First record of the basslet Gramma dejongi outside of Cuba

The following article was released in the journal Coral Reefs this week. Katie Lohr and I saw and photographed the fish in July 2013. Enjoy!

The basslet Gramma dejongi, a recently discovered sibling species to the fairy basslet (G. loreto), was regarded as endemic to Cuba (Victor and Randall 2010). Here we report the first documented sightings of G. dejongi at Little Cayman Island. The Cayman Islands are located on an oceanic ridge that extends southwest from the Sierra Maestra Mountains in southeastern Cuba. Situated approximately 220 km due south of Cuba, Little Cayman and Cayman Brac are the closest islands to the town of Trinidad, where G. dejongi was first reported (Victor and Randall 2010). A single G. dejongi individual (Fig. 1) was first sighted in July 2013 among a group of G. loreto (Fig. 2) and was visually identified by comparing its morphology and coloration to those described by Victor and Randall (2010).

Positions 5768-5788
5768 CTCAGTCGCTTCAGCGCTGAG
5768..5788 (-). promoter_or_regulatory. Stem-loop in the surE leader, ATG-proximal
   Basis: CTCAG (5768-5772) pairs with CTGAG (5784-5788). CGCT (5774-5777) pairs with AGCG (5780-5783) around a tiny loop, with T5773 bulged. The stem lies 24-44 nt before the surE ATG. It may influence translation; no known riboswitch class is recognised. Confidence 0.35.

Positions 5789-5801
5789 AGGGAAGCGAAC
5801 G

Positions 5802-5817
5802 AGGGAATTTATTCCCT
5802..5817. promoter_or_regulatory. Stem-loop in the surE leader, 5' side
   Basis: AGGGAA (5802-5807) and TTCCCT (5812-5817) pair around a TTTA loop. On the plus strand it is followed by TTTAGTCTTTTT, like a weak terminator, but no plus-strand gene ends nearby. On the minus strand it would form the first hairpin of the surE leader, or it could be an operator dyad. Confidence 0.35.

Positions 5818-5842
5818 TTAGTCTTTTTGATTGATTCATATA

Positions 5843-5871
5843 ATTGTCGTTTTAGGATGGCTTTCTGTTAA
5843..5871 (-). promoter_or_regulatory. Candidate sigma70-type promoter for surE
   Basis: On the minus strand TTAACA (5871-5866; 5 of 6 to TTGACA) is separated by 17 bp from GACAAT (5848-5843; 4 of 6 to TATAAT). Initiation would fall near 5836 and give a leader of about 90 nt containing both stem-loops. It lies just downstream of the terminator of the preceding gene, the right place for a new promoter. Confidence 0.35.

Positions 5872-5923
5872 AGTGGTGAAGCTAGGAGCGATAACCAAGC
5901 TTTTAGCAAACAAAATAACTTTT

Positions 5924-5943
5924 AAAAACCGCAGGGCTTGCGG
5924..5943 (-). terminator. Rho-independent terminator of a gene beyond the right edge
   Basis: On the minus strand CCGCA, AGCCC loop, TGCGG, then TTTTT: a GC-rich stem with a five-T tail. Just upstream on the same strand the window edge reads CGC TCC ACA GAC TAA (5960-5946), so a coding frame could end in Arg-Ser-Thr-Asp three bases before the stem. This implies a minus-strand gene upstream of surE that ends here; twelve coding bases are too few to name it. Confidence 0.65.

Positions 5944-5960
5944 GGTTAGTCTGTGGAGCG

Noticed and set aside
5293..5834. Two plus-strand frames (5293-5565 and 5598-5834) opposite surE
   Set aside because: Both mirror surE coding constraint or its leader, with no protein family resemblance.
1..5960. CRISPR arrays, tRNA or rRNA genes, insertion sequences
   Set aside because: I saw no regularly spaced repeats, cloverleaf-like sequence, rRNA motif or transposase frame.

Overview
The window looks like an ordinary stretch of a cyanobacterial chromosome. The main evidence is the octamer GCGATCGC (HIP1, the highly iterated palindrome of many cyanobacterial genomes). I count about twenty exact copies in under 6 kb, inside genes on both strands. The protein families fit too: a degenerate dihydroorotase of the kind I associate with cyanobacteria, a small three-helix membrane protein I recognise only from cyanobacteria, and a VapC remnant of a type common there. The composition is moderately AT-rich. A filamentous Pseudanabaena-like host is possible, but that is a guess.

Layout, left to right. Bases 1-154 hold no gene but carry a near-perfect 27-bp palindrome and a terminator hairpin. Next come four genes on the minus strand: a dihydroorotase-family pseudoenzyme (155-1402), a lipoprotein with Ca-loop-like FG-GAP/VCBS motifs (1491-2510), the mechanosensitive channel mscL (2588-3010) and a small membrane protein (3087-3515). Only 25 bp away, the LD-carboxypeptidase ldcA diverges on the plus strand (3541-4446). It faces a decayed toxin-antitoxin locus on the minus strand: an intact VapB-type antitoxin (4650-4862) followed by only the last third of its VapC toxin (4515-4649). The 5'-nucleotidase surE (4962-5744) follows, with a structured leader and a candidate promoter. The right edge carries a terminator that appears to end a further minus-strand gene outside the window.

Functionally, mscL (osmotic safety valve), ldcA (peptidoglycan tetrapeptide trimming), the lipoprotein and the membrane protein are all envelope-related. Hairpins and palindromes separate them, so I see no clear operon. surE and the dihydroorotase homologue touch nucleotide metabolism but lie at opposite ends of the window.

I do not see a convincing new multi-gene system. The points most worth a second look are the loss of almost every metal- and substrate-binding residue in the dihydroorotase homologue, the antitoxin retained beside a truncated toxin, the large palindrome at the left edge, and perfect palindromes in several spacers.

Photo Credit: Camp, 2013

Photo Credit: Camp, 2013

The Little Cayman specimen was 60 mm in total length, exceeding the maximum size reported for the species (i.e., 45 mm, Victor and Randall 2010). The individual was found at 18 m on a spur-and-groove formation 1.5 km east of the Bloody Bay Marine Park. We located the same G. dejongi individual in August 2013 at the exact site where it was first observed, suggesting the species is highly site-attached. Like G. loreto, the Little Cayman G. dejongi specimen was repeatedly observed upside down. Our observations indicate that second-hand reports of smaller size and vertical-swimming behavior in the original description ofG. dejongi may not be diagnostic (Victor and Randall 2010).

Photo Credit: Camp, 2013

Photo Credit: Camp, 2013

The discovery of a single G. dejongi individual in the Cayman Islands does not imply that large-scale recruitment of the species has occurred in the area. However, sighting G. dejongi outside of Cuba does suggest that the species is capable of dispersing pelagically to nearby islands.
The authors would like to thank S. Bejarano for her insightful comments.
For a PDF download of the article click here

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